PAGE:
The Brunswick Pilot

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READER DISCRETION IS ADVISED.


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Legal matters were repeated for 30+ days.  I only transcribed the first instance of the article in many cases,
as it was an exact reporting in each paper, and needlessly repetitive here.


 

Friday 2 March 1928

Pg. 1 col. 3

DOWNTOWN LAND MARK BURNS DOWN—Last Wooden Building On Main Street Victim of Fire Tuesday

            In the spring of 1870, Dr. J.M. Madden, a young and promising druggist who ran a store on Gloucester street, erected an imposing building on the corner of Newcastle and Gloucester, second only to the Friedlander building, in the downtown section.  He opened a drug store there and lived upstairs.  He operated the store until he grew rich and retired, since which time the store has been occupied by divers people, including Collatt Clothing Store, F. Joerger, W.J. Butts, Ed C. Bruce, T.S. Fortson, Stacy Branch, Carlyle Ward and at present by Dr. Frank Roberts.  In the spring of 1915 the building achieved world wide fame as the scene of Brunswick’s most exciting half hour, when the late Monroe Phillips ran amuck, upstairs and down.
            Tuesday night the building caught fire and almost burned down, and the city commissioners say it will have to be razed as no permit for repairs will be granted.
            The one story building next door occupied by R.L. Phillips insurance office and N.E. Gillican’s watch and jewelry store was gutted by the fire and practically ruined.  Both buildings are total losses.  They are owned by Mrs. Harry F. Dunwody, of Savannah, and the total loss occasioned by the fire is estimated at $25,000, which is pretty well covered by insurance.

 

 

Vol. 3, No. 17; Friday 23 November 1928

pg. 1 col. 6

F.B. CHILDRESS TO ESTABLISH SNAKE FARM ON DARIEN ROAD

    F.B. Childress of Pennsylvania and Florida, expert in snakology, has leased a tract of land on the Darien road from C.W. Lane and expects to establish there an up-to-date and rattling good snake farm.  Mr. Chidlress has institutions of this kind elsewhere and believes the Glynn County would be a good place to raise snakes.  He makes a specialty of rattlesnakes, and other venomous reptiles, and disposes of the venom to scientific institutions.  As everybody has a sort of creepy interest in snakes, he also places his crop in proper shape for exhibition and charges admission to the hissery.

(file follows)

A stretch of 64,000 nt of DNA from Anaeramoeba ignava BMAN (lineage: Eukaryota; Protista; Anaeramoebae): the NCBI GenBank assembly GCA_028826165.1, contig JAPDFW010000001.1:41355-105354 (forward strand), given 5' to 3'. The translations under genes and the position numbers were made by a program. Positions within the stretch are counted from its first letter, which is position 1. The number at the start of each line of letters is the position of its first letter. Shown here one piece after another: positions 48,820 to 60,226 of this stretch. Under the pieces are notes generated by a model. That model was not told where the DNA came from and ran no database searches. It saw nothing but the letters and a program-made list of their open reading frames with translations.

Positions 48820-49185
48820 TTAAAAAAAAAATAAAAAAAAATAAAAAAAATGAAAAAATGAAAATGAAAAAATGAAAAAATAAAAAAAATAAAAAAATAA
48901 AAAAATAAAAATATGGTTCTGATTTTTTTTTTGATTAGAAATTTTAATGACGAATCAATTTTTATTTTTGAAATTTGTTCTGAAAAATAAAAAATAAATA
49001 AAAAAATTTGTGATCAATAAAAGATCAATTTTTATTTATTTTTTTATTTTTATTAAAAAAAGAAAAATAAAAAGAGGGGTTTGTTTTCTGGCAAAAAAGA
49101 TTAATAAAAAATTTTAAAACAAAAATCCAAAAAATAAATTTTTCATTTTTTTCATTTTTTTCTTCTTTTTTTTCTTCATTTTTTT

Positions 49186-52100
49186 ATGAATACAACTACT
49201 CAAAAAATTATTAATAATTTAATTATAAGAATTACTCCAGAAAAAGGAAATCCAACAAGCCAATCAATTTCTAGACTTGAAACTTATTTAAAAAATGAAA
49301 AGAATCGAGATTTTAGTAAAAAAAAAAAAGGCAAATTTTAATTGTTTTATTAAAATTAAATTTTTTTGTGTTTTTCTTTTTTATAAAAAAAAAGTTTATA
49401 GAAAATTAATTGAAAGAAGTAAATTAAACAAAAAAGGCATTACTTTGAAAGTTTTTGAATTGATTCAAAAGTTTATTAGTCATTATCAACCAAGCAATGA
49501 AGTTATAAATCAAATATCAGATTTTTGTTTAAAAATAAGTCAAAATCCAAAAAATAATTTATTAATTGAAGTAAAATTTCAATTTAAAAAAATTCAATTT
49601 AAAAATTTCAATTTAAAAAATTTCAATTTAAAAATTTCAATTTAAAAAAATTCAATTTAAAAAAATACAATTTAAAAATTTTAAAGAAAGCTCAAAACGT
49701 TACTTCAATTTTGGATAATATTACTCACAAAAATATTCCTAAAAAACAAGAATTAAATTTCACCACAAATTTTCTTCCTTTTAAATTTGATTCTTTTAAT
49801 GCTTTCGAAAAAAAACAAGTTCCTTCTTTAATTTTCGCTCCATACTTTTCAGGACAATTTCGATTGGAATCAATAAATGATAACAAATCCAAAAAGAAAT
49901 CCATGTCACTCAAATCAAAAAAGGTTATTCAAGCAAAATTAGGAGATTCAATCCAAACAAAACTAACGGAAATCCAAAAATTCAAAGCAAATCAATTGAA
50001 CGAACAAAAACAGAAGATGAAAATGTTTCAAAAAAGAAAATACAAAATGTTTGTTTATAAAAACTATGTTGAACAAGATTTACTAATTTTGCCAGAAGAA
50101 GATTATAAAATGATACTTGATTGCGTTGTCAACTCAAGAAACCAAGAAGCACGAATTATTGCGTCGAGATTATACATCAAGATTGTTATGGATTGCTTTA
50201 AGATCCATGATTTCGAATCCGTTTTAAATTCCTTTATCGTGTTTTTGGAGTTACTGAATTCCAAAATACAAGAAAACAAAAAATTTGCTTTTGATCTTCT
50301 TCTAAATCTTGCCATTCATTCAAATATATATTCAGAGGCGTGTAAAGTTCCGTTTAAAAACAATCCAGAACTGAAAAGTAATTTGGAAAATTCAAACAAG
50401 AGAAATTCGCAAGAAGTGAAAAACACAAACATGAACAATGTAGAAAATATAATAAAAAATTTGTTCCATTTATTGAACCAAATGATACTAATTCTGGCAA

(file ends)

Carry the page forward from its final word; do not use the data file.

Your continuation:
He will start the farm off with some imported reptiles but expects to be able to overstock it with the product of the local palmetto scrub country.  Mr. Childress is not a snake-charmer, but a business man who makes a living out of raising snakes and carries a tube of snakebite serum in his pocket at all times.

HIGH SCHOOL SCRUBS TO PLAY BENEDICTINE

    Their previous games having been postponed for one reason or another, the members of the high school scrubs football team are looking forward to a trip to Savannah Saturday to play the Benedictine Midgets.
    Coach White has tentatively booked another game for his Baby Terrors wit the second string Benedictine boys.  The locals will try to even up the score for the beating the Savannah lads gave them two weeks ago here.

DOVER HALL CLUB OPEN

    With the opening of the hunting of the grounds at the Cloister, arrive at the Dover Hall Club for the winter hunting.  Every winter the leaders in the world of sports in this country spend several weeks at Dover Hall hunting and fishing.  Wilbert Robinson, manager of the Brooklyn Robins, and now a resident of Glynn County, is always the first to arrive.

 

 

Vol. 3, No. 18; Friday 30 November 1928

Pg. 1 col. 6

FIRE PROBE GETS UNDER WAY WITH MANY WITNESSES

    E.S. Ennis of the sate fire marshal's office arrived here this week and began the expected probe of the fire which destroyed the old American Hotel building some weeks ago.
    Sworn testimony is being taken from a number of witnesses regarding the conflagration, among whom were several members of the city fire department.
    As state previously the state fire marshal's office deemed it expedient and proper to make an exhaustive investigation of the conditions surrounding the blaze which destroyed the building, at that time housing the Odum private sanitarium, and Mr. Ennis has been assigned to the job.  The results of the investigation, it is rumored, will be interesting.

 

 

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